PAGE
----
The Economics of Producing Reality Television

Posted on: May 07, 2024

Photo Credit: Frame Stock Footage // Shutterstock

By Gabrielle Glenn

Calling reality, or unscripted television, a juggernaut would be an understatement. After the initial success of Survivor on CBS, reality TV blew up, captivating audiences with classics like The Bachelor, Love & Hip Hop: Atlanta and Duck Dynasty.

After the 2008 writers’ strike, networks realized they could produce unscripted TV without the unions and for less money. With more unscripted shows on the air, one can’t help but wonder who is financing these programs?

The main funding sources for unscripted shows come from partnerships, network/streamer funding and merchandising. 


As with everything else, the price of producing content has gone up, and partnerships are one way for production companies to save money on costs. This happens by allowing an outside company to provide goods and services to be used on camera for free, or at a heavily discounted rate. 

RuPaul’s Drag Race season 16 has sparkling water brand Bubly as a financial partner for the main show, as well as the spinoff, Untucked. In Untucked, the queens rehash that day’s challenge over mocktails and cocktails, so teaming up with a beverage that can be consumed with or without alcohol makes a lot of sense.  

Another example is the partnership of Drag Race with Cashapp. Cashapp supplies funding for the show, which provides cash prizes for contestants. This allows the producers to increase the show’s production value without going over their budget. 

Financial partnerships are mutually beneficial for the show, the network and for the brand. Because Drag Race is so well known, the network doesn’t have to spend money doing business with Bubly, who gets a boost from being in business with the culturally relevant, Emmy-winning show. 

Network/Streamer Funding

Nowadays, networks aim to fully own the programs they distribute, so that they control the budgets, track revenue and choose the platforms their programs will appear on. With more network financing comes more network oversight. Producers work closely with networks to cast contributors, hire above-the-line crew and navigate post-production and marketing processes. 

One example is Netflix’s Love Is Blind. Kinetic Content, the production company behind Love Is Blind, sold the show to Netflix, who now owns the show outright. In previous years, producers could hold on to at least partial show ownership, so they could partner with other platforms in other countries to license the show. However, since networks own the programs they exhibit, networks and producers are considered partners in a producing endeavor, rather than solely a financier/benefactor relationship. Given that the production company has been with the project since its inception, it benefits the network to work with them to further develop the show until it’s successfully able to stand alone as a series.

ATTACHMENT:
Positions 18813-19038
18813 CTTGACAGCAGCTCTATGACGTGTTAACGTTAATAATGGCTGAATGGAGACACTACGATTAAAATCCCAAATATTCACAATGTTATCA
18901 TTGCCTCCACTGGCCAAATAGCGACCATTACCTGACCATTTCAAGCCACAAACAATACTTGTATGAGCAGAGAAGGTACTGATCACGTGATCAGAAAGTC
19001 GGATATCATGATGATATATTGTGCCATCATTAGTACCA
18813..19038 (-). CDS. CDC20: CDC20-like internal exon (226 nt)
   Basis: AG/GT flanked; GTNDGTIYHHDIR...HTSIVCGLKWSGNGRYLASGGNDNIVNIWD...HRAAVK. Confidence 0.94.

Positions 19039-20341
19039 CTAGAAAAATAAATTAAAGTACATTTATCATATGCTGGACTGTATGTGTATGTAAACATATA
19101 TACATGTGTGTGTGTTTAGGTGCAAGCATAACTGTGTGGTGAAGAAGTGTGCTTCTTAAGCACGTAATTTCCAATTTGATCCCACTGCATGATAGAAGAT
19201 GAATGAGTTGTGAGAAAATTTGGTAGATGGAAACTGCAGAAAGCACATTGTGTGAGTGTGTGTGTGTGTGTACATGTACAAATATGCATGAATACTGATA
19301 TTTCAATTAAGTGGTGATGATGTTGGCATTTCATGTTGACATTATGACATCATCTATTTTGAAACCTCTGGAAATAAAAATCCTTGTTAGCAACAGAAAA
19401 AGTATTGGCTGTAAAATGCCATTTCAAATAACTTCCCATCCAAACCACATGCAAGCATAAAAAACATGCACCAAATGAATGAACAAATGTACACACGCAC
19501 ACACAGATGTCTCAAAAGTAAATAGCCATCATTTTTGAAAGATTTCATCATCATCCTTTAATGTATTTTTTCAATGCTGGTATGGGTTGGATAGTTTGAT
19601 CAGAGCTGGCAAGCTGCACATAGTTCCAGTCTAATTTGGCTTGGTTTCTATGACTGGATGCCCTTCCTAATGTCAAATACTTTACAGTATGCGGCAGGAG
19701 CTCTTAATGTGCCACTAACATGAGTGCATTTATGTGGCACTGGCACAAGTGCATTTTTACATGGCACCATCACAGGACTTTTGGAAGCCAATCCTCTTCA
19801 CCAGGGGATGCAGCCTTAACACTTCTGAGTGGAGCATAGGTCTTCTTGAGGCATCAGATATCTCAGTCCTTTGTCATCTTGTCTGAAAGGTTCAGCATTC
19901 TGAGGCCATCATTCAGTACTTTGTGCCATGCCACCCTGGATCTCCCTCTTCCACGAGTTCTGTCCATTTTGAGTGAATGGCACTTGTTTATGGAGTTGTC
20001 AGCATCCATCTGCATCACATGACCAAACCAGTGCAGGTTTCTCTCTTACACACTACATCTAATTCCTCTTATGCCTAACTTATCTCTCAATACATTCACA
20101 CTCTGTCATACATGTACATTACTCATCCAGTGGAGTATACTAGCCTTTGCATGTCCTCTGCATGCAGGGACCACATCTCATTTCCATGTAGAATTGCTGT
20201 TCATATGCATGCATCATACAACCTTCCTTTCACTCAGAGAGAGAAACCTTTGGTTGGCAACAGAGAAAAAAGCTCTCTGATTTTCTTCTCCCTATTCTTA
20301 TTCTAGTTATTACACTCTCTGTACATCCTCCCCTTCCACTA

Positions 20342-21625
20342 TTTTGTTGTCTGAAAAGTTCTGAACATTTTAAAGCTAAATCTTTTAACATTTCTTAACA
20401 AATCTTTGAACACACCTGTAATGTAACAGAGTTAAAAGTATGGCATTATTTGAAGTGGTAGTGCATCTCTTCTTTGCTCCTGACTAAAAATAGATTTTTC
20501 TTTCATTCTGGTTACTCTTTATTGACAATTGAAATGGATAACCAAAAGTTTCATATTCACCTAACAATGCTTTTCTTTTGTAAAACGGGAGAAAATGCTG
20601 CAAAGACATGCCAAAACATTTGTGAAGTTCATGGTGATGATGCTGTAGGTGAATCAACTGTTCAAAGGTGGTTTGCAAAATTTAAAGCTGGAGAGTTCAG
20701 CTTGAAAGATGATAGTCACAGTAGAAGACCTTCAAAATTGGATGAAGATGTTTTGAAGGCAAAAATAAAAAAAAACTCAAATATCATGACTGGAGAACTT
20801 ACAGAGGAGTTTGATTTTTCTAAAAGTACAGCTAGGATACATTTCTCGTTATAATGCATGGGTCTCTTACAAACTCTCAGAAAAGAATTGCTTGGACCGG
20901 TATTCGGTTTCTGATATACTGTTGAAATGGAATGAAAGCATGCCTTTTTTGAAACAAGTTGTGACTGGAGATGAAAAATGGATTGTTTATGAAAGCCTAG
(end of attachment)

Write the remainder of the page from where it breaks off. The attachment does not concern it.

Another way unscripted shows are funded is through merchandising. While revenue is not guaranteed up front, if a very popular show offers merchandise, that is a grand way to recoup production costs and set up revenue to be reinvested for next season. In 2020, World of Wonder founders Randy Barbato and Fenton Bailey teamed up with RuPaul Charles to create “House of Love” canned cocktails and mocktails. Drag Race serves as a commercial for “House of Love” products, and the cocktails and mocktails are also available in stores and bars nationwide, adding to the revenue of this Drag Race empire. 

The Importance of Staying in the Budget

Although massive, networks do not provide limitless budgets, and maintaining regular communication between department heads and line producers about spending should avoid surprises about money. Managing expectations about how much money producers have access to in order to execute visions is very important. Producers are magicians turning ideas into viral moments with limited budgets, so knowing how much flexibility there is in a budget boosts creativity. 

As you can see, there is more than one way to fund a major network or streaming reality show and I have enjoyed sharing my thoughts on the business side of reality television. If you have anything to add to this discussion, reach out to me on @budlongaveprods on X, or through email. 

Gabrielle Glenn is an unscripted TV producer and development professional.

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